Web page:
Scale insects are a large group of different species that vary in size, color and shape. Host plants include commonly used shade trees, evergreens, shrubs, groundcovers and others. Heavy infestations can seriously debilitate the host plant, possibly killing the plant if infestations continue year after year.
2016 has seen the return of many scale species that were prominent last year.
- Lecanium scale is expected to return with heavy populations this year. Lecanium scale is actually several species of scale that vary in appearance. Hosts include many commonly used shade trees, such as maples, oaks, elms and birch trees. Infested trees usually have sooty mold on the leaves, which is a fungus that grows on the sticky substance (honeydew) excreted by the scale insect.
- Pine needle scale is typically found on mugo and Scotch pines but may also infect other pine varieties. Heavy infestations will turn needles yellowish brown and the pine tree may have a white, snowy appearance. Years of heavy infestations can kill branches and possibly the entire tree.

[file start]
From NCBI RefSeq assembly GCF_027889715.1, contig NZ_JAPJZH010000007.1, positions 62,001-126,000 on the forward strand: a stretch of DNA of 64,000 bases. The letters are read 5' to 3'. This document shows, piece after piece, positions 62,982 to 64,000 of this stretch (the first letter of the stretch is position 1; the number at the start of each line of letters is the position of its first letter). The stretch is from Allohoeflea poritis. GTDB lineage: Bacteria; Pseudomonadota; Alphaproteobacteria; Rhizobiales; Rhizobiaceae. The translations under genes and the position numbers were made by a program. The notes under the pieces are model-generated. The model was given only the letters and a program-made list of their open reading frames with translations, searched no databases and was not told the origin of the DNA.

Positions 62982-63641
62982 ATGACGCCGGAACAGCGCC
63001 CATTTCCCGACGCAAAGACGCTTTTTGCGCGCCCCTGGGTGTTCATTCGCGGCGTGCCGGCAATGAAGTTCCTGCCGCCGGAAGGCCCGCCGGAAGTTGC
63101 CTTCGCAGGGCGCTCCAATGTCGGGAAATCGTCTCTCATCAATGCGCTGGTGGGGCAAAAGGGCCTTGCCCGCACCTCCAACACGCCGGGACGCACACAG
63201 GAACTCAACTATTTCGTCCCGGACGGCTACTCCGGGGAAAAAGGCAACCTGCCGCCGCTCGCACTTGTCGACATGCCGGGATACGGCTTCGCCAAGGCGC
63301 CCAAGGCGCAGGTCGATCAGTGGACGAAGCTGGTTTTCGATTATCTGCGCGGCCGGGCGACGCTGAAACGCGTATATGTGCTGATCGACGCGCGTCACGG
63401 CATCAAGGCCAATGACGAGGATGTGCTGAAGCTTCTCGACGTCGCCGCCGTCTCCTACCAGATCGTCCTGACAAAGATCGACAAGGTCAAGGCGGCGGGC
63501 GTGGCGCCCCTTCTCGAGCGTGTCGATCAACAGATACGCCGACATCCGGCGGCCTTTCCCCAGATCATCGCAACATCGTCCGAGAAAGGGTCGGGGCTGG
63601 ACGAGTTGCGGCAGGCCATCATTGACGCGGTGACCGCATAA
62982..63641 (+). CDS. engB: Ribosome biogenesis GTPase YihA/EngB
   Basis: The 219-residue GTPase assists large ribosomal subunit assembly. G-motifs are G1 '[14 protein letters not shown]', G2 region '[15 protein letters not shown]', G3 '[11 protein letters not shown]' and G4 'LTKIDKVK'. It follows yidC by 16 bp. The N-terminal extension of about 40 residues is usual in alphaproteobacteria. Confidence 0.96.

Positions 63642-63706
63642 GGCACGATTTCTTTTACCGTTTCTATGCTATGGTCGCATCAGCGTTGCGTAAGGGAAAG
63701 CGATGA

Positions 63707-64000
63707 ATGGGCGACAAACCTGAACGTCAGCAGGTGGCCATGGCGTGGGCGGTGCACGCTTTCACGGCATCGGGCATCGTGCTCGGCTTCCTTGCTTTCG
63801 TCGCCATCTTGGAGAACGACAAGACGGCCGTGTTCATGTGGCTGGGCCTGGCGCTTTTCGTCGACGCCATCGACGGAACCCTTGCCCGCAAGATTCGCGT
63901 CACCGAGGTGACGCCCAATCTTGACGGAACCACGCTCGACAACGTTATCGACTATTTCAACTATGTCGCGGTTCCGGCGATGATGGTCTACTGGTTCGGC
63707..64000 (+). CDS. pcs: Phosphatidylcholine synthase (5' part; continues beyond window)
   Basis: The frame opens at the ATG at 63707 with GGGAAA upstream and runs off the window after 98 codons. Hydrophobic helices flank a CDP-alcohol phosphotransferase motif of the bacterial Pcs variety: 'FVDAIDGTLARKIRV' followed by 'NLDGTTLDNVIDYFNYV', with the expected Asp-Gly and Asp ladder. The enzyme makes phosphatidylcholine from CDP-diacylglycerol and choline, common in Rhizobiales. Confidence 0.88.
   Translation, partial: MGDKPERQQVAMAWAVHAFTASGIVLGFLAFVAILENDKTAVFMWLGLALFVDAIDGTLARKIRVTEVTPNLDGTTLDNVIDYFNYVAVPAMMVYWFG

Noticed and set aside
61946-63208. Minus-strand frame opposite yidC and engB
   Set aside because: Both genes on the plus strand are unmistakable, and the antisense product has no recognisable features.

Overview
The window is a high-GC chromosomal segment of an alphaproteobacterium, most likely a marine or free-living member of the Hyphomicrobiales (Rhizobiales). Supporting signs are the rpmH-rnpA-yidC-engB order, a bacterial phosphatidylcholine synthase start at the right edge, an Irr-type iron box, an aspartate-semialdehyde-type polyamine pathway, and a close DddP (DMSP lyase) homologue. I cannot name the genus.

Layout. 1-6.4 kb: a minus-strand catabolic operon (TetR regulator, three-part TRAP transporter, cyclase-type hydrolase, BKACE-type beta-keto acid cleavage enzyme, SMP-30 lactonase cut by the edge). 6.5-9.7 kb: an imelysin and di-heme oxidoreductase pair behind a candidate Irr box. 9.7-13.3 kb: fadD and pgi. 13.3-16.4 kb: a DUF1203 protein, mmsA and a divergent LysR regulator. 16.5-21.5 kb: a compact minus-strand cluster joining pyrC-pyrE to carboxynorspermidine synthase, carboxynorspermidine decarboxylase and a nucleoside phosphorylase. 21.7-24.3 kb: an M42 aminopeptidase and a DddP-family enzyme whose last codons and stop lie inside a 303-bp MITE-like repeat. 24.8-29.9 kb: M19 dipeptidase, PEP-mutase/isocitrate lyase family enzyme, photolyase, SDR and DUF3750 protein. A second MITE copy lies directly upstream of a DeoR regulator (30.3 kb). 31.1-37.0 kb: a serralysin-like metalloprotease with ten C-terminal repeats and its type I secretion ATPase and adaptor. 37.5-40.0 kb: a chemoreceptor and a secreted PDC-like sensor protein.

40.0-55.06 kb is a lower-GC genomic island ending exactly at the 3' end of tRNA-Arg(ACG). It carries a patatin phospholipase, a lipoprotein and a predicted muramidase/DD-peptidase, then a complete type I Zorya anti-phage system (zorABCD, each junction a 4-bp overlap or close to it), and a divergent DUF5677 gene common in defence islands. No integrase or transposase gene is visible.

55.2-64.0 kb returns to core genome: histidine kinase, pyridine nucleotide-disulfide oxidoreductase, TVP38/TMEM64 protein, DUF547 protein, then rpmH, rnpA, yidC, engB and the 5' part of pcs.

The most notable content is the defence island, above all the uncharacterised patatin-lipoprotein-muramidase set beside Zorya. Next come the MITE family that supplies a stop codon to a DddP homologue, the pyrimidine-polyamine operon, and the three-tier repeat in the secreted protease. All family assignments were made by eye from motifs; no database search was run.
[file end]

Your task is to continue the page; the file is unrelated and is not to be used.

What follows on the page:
- Oystershell scale is also commonly found in our area. It’s an armored scale species that prefers ash, maple, dogwood and willow trees, in addition to lilac bushes. The adult scale is found in shades of brown and shaped like an oyster shell.
There are many other species of scale that wreak havoc on landscapes in our area. Euonymus and magnolia scale are a couple other scale species that cause problems for homeowners. Life cycles vary with scale species, making treatment timing critical. For example, magnolia scale typically doesn’t become noticeable to homeowners until late summer when sticky honeydew drips from the plant and sooty mold develops. Unfortunately, the magnolia scale is protected from chemical treatments at this point and treatment may need to wait until the scale has reached a vulnerable life stage.
Kramer Tree Specialists offers a variety of treatment options to control many scale species commonly found in the area. A certified arborist will properly evaluate the tree to determine treatment recommendations. Call the Plant Health Care Department today!